A thermochemical model for shock-induced chemical reactions in porous solids: Analogs and contrasts to detonation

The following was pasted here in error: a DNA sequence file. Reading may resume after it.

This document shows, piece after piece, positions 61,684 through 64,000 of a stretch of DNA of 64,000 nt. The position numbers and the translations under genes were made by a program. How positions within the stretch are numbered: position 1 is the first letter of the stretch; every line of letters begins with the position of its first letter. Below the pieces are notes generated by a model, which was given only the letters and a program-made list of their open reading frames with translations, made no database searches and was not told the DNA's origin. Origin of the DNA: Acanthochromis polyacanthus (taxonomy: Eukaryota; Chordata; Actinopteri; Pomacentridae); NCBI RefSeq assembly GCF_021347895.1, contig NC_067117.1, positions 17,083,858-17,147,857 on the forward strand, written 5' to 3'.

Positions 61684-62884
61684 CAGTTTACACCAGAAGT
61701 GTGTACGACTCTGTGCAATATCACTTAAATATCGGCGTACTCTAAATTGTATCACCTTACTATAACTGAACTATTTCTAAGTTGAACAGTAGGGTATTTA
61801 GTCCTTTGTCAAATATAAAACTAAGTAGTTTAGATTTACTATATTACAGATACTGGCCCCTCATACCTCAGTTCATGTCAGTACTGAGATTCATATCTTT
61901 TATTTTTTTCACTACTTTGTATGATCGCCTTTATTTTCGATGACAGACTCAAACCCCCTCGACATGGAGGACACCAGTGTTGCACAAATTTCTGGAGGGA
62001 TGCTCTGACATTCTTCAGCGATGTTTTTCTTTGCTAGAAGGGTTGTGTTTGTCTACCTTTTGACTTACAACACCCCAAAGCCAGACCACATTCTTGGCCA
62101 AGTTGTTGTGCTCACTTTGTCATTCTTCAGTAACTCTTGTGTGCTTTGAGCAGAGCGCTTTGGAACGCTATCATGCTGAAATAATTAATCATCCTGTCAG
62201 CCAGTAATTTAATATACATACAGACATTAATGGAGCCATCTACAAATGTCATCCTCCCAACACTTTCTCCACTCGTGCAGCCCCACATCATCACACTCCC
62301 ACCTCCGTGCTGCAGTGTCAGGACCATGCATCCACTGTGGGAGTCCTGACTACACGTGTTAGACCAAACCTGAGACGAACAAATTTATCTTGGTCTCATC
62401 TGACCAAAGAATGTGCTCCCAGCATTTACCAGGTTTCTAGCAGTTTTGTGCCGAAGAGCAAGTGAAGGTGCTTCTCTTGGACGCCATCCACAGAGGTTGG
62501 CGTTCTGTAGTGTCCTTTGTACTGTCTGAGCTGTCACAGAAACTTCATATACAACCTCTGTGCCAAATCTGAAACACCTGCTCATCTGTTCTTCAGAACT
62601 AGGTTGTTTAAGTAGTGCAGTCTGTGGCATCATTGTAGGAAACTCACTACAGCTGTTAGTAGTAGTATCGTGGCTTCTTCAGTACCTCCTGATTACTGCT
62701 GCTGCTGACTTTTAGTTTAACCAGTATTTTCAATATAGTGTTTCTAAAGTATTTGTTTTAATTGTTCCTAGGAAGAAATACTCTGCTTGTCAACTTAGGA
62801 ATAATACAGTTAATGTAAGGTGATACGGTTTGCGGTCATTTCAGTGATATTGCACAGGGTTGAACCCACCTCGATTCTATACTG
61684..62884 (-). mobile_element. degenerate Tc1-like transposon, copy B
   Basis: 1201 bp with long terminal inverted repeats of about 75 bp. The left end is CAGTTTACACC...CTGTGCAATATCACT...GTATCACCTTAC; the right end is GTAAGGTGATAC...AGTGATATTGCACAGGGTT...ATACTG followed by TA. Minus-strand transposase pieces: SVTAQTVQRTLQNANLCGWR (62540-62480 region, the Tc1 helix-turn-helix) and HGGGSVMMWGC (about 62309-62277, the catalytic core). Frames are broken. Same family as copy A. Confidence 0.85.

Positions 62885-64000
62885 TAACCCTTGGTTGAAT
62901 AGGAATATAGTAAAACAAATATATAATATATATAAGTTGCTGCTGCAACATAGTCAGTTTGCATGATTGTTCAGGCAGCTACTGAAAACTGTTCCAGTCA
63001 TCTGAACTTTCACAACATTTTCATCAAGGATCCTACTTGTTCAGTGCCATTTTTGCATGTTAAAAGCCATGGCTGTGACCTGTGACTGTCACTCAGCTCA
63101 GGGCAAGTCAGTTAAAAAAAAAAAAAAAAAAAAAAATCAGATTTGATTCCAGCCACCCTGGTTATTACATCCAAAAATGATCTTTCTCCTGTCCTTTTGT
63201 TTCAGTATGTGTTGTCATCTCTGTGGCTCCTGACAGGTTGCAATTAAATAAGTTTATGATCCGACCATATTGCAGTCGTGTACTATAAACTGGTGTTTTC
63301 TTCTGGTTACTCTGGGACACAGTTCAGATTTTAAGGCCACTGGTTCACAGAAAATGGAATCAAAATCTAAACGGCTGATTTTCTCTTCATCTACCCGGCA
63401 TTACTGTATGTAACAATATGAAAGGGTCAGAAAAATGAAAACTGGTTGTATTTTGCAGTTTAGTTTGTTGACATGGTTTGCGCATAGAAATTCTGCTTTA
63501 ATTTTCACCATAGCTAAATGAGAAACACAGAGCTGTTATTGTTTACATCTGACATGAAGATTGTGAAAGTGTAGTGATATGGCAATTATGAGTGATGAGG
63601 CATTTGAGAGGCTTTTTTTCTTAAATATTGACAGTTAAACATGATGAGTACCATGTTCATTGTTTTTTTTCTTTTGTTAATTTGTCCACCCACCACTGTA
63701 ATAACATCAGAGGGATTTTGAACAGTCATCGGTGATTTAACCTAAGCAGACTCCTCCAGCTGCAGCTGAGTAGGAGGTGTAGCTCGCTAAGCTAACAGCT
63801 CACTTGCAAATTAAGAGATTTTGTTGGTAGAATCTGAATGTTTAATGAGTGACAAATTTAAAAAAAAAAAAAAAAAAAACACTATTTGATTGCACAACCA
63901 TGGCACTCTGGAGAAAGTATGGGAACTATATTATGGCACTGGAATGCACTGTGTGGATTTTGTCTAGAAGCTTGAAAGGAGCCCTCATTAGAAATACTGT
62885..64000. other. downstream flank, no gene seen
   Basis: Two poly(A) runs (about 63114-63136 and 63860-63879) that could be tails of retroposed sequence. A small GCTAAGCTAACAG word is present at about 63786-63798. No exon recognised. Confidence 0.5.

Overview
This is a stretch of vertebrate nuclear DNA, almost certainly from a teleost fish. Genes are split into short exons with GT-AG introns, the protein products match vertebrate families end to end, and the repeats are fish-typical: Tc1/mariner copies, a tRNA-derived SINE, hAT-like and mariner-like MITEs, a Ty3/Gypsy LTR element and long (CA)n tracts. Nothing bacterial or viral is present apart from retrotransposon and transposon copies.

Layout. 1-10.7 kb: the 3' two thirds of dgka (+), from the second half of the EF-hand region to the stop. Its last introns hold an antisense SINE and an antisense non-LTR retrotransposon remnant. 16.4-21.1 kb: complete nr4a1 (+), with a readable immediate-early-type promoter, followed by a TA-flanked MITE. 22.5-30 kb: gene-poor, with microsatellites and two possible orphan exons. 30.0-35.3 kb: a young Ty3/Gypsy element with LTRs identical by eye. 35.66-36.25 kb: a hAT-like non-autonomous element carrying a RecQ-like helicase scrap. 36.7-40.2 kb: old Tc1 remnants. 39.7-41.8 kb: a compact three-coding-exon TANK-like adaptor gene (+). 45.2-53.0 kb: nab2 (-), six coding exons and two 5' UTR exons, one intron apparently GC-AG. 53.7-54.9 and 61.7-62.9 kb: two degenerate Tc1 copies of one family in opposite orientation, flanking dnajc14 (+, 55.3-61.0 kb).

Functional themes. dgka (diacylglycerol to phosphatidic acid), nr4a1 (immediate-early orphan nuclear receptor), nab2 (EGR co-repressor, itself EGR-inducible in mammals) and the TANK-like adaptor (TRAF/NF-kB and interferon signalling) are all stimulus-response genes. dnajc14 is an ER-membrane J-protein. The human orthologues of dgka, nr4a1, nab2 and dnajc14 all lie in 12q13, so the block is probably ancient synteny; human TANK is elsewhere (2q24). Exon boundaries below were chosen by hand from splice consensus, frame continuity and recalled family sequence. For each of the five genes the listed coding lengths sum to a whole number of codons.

A thermochemical model for shock-induced chemical reactions in porous solids: Analogs and contrasts to detonation There is a class of non-explosive energetic materials (''ballotechnics''), that undergo rapid shock-induced chemical reactions, but whose products contain no vapor that can cause a rapid expansion upon pressure release. The present paper presents a thermochemical model describing such reactions in terms analogous to detonation. By contrast, however, the chemical energy in ballotechnics is converted mostly to heat rather than work by the shock wave, and an unsupported reaction wave will decay. In the absence of volatiles, there are no large increases in pressure, specific volume, or particle velocity associated with ballotechnic reactions. Thus, experimental methods normally applied to high explosives are insensitive, and time-resolved temperature measurements are the most appropriate. The pressure-volume-velocity relationships are strongly dependent on small amounts of volatiles (such as water) when present, but the shock temperature is not. Thermochemically, the possibility of a true detonation in a volatile-bearing ballotechnic powder cannot be precluded. By the same arguments, geochemical detonations in volatile-saturated, supercooled magmas are possible. 28 refs., 8 figs., 3 tabs.
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